Key points: A recent study published in the American Journal of Clinical Nutrition used data from the third generation of Framingham study participants to examine the effects of dietary protein trends on skeletal muscle.

After analyzing data from over 2000 patients, researchers Mangamo, et al concluded that higher dietary protein consumption had positive effects on lean muscle mass and quadriceps strength. Protein consumption did not appear to affect bone mineral density.

The current Recommended Daily Allowance (RDA) for protein is 0.8 grams per kilogram of body weight. Protein assessed was from meats, legumes, dairy and eggs, as well as nuts and grain. When consumed, the body uses the amino acids from protein to build enzymes needed for biological processes as well as build muscle and support bone strength.

In this study, it was unclear if the source of protein had different health impacts, or if the amount of protein consumed was important. Additional research is needed to examine if the source of protein will affect muscle and bone health more substantially and if the consumption of too much protein, more than the RDA, results in long term health affects.

Why is this clinically relevant?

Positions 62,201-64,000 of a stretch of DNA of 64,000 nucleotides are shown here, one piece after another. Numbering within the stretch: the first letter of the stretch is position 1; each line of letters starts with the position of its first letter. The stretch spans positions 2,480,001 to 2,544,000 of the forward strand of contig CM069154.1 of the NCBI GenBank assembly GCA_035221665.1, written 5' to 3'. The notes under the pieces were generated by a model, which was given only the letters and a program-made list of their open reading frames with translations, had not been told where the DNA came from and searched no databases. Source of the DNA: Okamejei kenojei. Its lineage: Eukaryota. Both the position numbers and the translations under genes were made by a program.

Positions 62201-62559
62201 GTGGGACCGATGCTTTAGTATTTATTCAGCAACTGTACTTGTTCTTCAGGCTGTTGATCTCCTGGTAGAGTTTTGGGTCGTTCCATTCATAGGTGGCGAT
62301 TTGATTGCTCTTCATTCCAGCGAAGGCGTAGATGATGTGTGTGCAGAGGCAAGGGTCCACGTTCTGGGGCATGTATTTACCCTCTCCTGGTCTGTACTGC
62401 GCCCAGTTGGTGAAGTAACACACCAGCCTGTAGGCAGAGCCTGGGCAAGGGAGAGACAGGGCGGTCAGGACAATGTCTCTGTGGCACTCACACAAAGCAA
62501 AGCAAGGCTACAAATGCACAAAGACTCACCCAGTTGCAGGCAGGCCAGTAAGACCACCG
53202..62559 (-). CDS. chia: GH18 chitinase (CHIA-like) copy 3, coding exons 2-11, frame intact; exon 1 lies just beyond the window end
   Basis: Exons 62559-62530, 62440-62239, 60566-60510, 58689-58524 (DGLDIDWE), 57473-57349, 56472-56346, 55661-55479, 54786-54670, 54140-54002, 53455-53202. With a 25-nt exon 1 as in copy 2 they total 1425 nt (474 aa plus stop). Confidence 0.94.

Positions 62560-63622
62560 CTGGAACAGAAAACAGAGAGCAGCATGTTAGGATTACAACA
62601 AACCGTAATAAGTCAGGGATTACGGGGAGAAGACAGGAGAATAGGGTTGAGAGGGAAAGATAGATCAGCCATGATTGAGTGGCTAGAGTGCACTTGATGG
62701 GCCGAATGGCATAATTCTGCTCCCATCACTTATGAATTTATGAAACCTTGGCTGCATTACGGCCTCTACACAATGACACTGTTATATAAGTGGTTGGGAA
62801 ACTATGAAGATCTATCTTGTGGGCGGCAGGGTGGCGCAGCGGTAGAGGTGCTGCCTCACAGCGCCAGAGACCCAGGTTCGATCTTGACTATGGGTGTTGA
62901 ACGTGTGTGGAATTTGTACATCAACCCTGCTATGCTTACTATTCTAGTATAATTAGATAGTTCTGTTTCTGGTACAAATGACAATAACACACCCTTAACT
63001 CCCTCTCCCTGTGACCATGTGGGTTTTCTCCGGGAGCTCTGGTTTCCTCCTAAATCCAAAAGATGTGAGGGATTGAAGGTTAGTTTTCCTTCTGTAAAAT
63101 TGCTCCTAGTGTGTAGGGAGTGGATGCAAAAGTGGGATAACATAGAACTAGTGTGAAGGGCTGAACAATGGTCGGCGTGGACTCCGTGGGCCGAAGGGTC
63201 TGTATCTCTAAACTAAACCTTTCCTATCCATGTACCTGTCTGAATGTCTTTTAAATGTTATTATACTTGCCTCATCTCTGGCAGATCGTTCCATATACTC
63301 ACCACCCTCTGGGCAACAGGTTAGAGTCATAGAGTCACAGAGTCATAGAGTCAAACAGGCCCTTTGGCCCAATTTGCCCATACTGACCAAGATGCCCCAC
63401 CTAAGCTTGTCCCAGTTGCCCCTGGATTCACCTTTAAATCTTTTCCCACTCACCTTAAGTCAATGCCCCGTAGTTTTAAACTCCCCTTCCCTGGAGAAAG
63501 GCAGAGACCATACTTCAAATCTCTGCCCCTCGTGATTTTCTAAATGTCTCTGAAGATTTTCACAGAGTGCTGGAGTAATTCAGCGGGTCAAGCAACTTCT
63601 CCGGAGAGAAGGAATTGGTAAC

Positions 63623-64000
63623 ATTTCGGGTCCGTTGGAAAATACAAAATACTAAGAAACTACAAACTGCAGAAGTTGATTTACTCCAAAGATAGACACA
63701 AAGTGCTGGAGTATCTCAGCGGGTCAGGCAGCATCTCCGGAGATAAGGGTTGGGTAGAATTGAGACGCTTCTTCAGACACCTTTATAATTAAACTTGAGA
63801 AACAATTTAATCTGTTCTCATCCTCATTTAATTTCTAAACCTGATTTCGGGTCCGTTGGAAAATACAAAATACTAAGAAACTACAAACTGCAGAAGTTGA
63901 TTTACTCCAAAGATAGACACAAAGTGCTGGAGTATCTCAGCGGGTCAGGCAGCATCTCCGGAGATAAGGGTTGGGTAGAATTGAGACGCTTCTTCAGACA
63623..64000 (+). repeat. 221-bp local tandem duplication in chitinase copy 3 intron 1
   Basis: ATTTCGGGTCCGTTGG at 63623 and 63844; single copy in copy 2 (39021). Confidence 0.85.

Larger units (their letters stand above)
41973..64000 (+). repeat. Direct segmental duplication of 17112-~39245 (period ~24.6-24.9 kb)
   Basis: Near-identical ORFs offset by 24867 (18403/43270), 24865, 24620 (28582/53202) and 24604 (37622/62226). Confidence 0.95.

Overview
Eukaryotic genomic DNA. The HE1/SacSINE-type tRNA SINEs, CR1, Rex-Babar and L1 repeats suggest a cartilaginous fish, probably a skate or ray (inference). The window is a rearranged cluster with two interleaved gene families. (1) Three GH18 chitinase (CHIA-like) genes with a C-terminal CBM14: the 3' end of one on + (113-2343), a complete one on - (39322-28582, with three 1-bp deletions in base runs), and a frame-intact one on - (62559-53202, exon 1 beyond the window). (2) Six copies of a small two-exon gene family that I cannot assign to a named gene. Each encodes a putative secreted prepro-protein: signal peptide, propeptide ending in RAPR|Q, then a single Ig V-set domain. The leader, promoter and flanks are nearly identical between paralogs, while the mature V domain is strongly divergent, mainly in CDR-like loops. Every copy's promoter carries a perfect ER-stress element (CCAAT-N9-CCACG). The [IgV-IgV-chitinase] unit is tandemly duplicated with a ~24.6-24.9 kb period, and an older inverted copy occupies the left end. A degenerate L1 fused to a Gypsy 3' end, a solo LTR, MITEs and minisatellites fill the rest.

• Consuming higher amounts of protein can promote lean mass and quadriceps strength
  • Increasing protein consumption may not affect bone mineral density


Dietary protein is associated with musculoskeletal health independently of dietary pattern: the Framingham Third Generation Study

PubMed Abstract


Share this:

Resources from our research partners and collaborations

Sign up for the MHICN Newsletter

Your Weekly Nutrition Bulletin features the latest content on topics spanning our therapeutic platforms from MHICN research staff and clinical partners. Receive videos, clinical modules, research reviews and more by email each week. Sign up here or view previous weeks' newsletters.

Subscribe View Newsletter Archives

Continuing Education

MHICN has partnered with leaders in preventive medicine, integrative medicine, and medical education to provide cutting-edge education for providers of all backgrounds with an interest in functional and lifestyle medicine. We are excited to share these free educational modules featuring podcasts, videos, and print articles.

Learn More